Technology education includes content aligned with the CCCS and the standards for Technology Literacy published by the International Technology Education Association. Examples of the topics that can be taught under this endorsement include: the nature of technology; technology and society; engineering and technological design; abilities for a technological world; energy and power; information and communication; and transportation, manufacturing and construction technologies.

    Degree Requirement • A minimum of a bachelor’s degree is required from a regionally accredited college/university.

    Cumulative GPA Requirement • New Jersey requires that candidates for certification achieve a cumulative GPA of at least 3.0 when a GPA of 4.00 equals an A grade for students graduating on or after September 1, 2016 (2.75 for those graduating before September 1, 2016) in a baccalaureate degree program, higher degree program or a State-approved postbaccalaureate certification program with a minimum of 13 semester-hour credits.
    • Please note that there are GPA Flexibility Rules where a high praxis score may offset a GPA that is lower than 3.0, but higher than 2.75.

    Subject Matter Preparation
    Current regulations for certification require that applicants complete a 30 credit coherent sequence of study in courses that align to the Standards for Technological Literacy (STL). A coherent sequence requires that at least 12 credits are completed at the advanced level of study (junior, senior or graduate level).

    Within the 30 credits, the candidate shall complete study in:
    1. The nature of technology or technology and society
    2. Technological design
    3. The use of tools and materials and safety related to using tools and materials; and
    4. Three of the following seven areas:
    i. Medical technologies
    ii. Agricultural and related biotechnologies
    iii. Energy and power technologies iv. Information and communication technologies v. Transportation technologies
    vi. Manufacturing technologies and/or
    vii. Construction technologies
    Related courses may be accepted depending on the course description/content. Please provide a course description if a course is not taken from the Technology Department.

    Courses in pedagogy/education are not accepted towards the subject matter preparation. The final determination as to which courses will be counted towards the Technology subject matter is based on professional and content standards found in the NJ Licensing Code. All credits must appear on a regionally accredited 2 or 4-year college/university transcript.

    Testing Requirements • Praxis II Test Requirement Official scores must be presented directly from Educational Testing Service to the NJ Department of Education. Only official scores are accepted. The New Jersey Department of Education code (R7666) and your Social Security number must appear on your test score report in order to be accepted. Please submit a copy of your test score report if you have taken the appropriate exam. NOTE: THIS DOCUMENT IS MADE IN ACCORDANCE WITH THE RULES CURRENTLY IN EFFECT. REQUIREMENTS, PASSING TEST SCORES, AND FEES ARE SUBJECT TO CHANGE WITHOUT NOTICE.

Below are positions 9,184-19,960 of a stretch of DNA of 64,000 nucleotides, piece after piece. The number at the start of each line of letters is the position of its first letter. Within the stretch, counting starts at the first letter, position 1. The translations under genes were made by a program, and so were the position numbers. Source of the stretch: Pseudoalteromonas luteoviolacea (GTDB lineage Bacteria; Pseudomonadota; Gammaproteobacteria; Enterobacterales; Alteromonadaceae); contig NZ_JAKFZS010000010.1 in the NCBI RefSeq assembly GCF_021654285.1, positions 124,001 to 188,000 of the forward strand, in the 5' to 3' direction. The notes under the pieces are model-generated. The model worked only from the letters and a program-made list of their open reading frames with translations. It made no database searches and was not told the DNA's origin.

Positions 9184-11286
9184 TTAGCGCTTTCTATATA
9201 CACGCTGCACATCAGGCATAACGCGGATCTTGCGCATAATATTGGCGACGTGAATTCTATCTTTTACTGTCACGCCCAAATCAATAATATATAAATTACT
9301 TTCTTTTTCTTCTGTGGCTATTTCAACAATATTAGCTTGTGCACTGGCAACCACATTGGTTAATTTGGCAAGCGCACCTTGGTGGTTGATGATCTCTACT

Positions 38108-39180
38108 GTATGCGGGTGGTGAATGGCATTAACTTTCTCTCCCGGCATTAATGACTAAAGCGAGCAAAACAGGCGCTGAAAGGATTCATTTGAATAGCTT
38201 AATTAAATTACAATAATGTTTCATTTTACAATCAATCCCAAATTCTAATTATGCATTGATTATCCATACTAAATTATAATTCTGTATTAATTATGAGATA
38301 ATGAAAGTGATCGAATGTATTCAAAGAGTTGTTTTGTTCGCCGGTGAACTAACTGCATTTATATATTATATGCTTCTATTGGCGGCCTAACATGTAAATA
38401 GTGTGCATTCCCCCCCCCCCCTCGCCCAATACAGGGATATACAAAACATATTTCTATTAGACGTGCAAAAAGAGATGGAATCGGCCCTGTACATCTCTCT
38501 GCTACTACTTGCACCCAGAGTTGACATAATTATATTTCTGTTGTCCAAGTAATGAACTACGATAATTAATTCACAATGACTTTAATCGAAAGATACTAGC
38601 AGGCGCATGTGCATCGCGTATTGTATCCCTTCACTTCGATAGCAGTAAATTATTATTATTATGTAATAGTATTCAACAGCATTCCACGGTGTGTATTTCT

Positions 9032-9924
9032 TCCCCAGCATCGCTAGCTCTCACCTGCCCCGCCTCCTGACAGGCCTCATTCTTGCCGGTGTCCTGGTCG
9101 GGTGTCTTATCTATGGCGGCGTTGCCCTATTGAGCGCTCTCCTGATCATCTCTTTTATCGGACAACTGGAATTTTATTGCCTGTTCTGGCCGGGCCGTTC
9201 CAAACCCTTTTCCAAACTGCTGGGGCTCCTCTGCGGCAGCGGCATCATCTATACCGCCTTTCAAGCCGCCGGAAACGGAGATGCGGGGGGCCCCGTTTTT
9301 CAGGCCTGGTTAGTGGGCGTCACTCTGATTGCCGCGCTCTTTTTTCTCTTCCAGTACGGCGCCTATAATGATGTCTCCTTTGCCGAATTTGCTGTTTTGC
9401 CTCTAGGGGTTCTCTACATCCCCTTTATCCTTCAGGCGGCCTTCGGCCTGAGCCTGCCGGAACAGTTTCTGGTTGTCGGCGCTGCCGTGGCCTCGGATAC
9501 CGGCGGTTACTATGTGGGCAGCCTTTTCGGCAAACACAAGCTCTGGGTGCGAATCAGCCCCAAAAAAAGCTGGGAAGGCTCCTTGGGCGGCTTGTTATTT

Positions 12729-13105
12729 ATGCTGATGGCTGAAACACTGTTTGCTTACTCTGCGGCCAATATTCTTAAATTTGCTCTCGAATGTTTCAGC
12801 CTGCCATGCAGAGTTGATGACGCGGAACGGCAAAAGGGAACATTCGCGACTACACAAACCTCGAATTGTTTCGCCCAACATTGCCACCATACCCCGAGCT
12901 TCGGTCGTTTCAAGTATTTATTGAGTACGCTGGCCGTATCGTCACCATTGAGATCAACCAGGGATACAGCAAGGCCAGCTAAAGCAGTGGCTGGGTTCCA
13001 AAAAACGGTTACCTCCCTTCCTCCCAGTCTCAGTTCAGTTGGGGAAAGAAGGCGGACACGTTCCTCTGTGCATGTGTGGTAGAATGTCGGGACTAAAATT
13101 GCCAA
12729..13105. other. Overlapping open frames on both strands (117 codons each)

Basic Skills Assessment Requirement (choose one)
    All candidates applying for their initial CE must pass a Commissioner-approved test of basic skills. Scores must be presented directly from Educational Testing Service to the NJ Department of Education. Only official scores are accepted. The New Jersey Department of Education code (R7666) and your Social Security number must appear on your test score report in order to be accepted. Please submit a copy of your test score report if you have taken the appropriate exams. OR Score in the top one-third percentile on the SAT, ACT, or GRE for the year the test was taken. Official score reports must be sent directly from the testing agency.
    Physiology and Hygiene Requirement • This requirement may be completed by choosing one of the following options: 1.) Present evidence of basic military training 2.) Complete a course such as biology, health or nutrition that appears on a regionally accredited 2 or 4-year college/university transcript 3.) Complete an online test. You must have a tracking number and an application on file to take this test. Once completed, please email us at Licensing.Requests@doe.nj.gov stating that the test has been taken. You will need to include your name and tracking number in the email. Fee Requirement • No checks or money orders will be accepted • Please make the payment online • Please notify your examiner after payment has been made. • If your application expires after six months, you will be charged a fee of $70. • All fees, including money left on file, are nonrefundable Online Certificate Information • All information regarding applications and certifications is now available online, including certificate name, certificate ID number, date of issuance, and expiration date, if applicable. Instructions to view this information can be found here. • In order to make certification information available more quickly, this information will appear on our website in lieu of the issuance of paper certificates. If you would like to view the status of your application, then please visit our application status check.